LOTS OF “LOT”S – Ex. 12-17 – Lekh l’kha — by Rabbi Baruch Cohon

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LOTS OF “LOT”S – Ex. 12-17 – Lekh l’kha — by Rabbi Baruch Cohon

This week’s Torah reading includes parts of a story that is spread out over several chapters of the Book of Genesis. It is the story of Abraham’s relationship with his nephew Lot. Lot tagged along with Abraham and Sarah in their early travels to Canaan and Egypt and back. Along the way he shared in Abraham’s success, acquiring herds and flocks, to the point where a fight broke out between their shepherds because “the land could not support them to dwell together (Gen.13:6)”. So Abraham gives Lot a choice: “If you go to the left, I will go to the right, and if right I will go left. We are brothers.”

So Lot picks the fertile Jordan valley and settles in Sodom. Yes, the famous Sodom, the city that gave its name to one form of sexual perversion. That is not all. Next week we will read about other evils that condemned Sodom. But for now, Lot sees a chance for more prosperity and moves to it.

Then comes a war between nine of the ancient city-states – four local kings against five. One of those five was the king of Sodom. His side was losing. The Big Four captured his people – including Lot.

When Abraham hears the news, he assembles his forces and goes after the conquering tribesmen, vanquishes them and rescues Lot and all the captured prisoners and their possessions. At the victory party, the king of Sodom offers Abraham an unusual deal: “Give me the people and you take the spoils.” In other words, I’ll take Lot; you take the loot. Unexpected generosity, particularly in the Middle East, right? Well, Abraham turns him down. “I swore to the Creator of Heaven and Earth, that nothing from a thread to a shoe-string will I take from you. You will never be able to say ‘I made Abram rich.’” In fact he had already returned Lot and his people to their homes. That was his only objective.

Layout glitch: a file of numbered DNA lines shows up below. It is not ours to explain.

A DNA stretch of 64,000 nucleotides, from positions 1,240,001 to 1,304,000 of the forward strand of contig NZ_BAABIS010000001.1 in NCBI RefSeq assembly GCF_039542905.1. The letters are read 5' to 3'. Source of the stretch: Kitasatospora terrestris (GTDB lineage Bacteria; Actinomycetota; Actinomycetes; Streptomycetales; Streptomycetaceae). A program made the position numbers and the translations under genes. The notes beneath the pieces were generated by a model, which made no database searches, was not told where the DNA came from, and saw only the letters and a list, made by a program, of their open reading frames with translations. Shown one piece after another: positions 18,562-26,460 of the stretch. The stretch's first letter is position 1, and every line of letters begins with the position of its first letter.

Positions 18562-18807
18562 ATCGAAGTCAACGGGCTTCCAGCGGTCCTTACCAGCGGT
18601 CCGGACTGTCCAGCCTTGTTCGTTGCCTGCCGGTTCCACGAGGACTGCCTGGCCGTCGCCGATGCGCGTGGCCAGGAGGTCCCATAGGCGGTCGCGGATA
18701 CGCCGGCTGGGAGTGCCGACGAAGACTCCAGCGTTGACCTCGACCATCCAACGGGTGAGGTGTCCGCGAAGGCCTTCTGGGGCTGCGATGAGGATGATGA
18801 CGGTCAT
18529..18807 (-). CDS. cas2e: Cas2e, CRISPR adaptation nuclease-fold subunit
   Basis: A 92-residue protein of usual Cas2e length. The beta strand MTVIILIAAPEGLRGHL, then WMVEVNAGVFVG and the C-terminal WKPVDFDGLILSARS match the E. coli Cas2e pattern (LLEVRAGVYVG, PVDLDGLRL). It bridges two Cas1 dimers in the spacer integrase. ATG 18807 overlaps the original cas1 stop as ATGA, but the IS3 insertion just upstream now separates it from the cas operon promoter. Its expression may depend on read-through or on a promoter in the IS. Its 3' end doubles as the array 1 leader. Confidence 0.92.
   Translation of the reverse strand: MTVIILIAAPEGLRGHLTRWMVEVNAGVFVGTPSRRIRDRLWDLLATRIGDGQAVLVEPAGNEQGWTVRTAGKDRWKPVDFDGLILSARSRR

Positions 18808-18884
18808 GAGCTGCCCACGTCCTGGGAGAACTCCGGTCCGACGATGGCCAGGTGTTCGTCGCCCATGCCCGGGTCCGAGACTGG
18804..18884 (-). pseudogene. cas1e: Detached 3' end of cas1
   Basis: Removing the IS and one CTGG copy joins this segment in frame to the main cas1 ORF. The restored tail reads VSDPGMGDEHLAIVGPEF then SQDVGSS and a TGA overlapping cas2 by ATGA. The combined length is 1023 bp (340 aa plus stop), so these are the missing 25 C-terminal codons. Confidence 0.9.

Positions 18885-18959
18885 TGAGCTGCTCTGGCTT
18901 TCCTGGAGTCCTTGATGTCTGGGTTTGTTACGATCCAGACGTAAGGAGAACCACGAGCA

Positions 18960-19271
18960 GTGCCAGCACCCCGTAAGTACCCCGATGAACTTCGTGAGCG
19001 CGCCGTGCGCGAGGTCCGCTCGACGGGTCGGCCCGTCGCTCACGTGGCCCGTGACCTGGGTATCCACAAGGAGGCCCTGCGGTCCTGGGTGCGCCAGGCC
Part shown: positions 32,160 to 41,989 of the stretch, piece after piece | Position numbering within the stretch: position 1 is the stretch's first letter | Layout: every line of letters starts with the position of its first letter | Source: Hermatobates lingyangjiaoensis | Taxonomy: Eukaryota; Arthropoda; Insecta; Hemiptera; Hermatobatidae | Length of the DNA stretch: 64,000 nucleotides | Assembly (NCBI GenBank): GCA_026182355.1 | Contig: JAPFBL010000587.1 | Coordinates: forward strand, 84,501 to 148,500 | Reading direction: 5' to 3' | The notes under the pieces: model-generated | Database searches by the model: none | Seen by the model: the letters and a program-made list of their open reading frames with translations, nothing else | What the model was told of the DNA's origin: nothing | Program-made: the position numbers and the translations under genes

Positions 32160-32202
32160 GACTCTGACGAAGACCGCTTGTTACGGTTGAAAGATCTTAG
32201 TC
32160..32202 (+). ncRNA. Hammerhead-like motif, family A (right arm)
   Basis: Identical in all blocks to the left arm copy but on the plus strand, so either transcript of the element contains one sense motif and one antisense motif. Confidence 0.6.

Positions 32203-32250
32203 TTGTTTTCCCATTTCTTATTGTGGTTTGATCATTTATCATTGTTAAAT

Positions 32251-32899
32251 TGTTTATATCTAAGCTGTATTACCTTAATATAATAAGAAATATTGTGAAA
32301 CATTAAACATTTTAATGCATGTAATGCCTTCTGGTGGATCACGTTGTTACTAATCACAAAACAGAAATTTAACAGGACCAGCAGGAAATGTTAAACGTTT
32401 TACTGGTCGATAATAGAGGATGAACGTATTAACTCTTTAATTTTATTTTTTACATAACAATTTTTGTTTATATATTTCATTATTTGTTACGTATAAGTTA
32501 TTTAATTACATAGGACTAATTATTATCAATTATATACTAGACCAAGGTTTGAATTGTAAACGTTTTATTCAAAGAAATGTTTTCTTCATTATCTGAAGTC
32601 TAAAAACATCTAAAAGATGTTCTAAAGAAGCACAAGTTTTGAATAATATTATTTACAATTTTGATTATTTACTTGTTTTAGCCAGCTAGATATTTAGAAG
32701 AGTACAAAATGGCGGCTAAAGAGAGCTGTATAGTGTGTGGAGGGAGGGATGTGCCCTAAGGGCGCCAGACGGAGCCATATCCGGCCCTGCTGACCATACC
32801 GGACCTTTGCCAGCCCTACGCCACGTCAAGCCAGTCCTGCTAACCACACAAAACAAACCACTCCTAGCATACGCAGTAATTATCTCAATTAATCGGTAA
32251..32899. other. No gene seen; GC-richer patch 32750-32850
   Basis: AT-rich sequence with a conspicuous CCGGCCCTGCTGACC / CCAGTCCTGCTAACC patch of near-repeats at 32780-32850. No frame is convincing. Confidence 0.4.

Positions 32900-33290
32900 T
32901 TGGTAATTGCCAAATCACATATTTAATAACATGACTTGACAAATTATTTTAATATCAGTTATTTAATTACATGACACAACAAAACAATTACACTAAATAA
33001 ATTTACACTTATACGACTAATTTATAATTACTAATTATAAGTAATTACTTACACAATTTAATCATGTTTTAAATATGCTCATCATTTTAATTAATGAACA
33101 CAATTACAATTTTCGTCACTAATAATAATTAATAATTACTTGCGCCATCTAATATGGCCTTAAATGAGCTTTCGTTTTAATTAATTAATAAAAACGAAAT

What about Lot? Was he some kind of tzadik, some great character that inspired Abraham to risk life and fortune for his sake? Not hardly. Our commentators indicate that he never stopped his shepherds from stealing pastureland and property from farmers in their neighborhood; that’s why they got into trouble with Abraham’s men who were behaving honestly. And coming next week is the great episode of Lot’s adventures during and after the destruction of Sodom where he was living with his wife and two daughters. Remember that one?

The Divine messengers arrive in Sodom to warn Lot of impending calamity. He invites them to spend the night at his house. That night a gang of Sodomites threatens to break down his door to get at the visitors, and Lot offers the gang his daughters instead. True, with Sodomites that probably wouldn’t appease them. But the Divine messengers step in and blind the gang members nearest the door, discouraging the attack. Then they spirit Lot and his family out of town. As they climb the nearest hill, Sodom is destroyed by what reads like a volcanic eruption – definitely a supernatural event since the Jordan valley is very short of volcanoes – and Lot’s wife disobeys orders and looks back to watch the fireworks. We never learn her name, but we do read her tragedy: she is turned into a pillar of salt! So far as we know, Lot does nothing to try to save her.

Afraid to stay in the nearby town of Zoar, Lot takes his daughters to the mountain and hides there. Their husbands never made it out of Sodom because, as we read, they didn’t believe destruction would come. So these two young women have no prospect of becoming mothers. What they do have is wine. So they feed their father enough wine to get him blotto, and proceed to engage in incest.

No, Lot was no great man. What he was, was Abraham’s nephew. As such, he merited Abraham’s concern and action – to care for him, to fight for him and rescue him, to pray for Divine help for him. In later Jewish history we developed the principle of pidyon sh’vuyim – redeeming prisoners – as a great mitzvah. We don’t judge them. They are our people. They could be in DP camps, or Ethiopian villages, or Iranian jails. They could be Talmud scholars or illiterate peasants. They could be observant Jews or godless Communists. We have a responsibility to help them.

If we don’t, who will?


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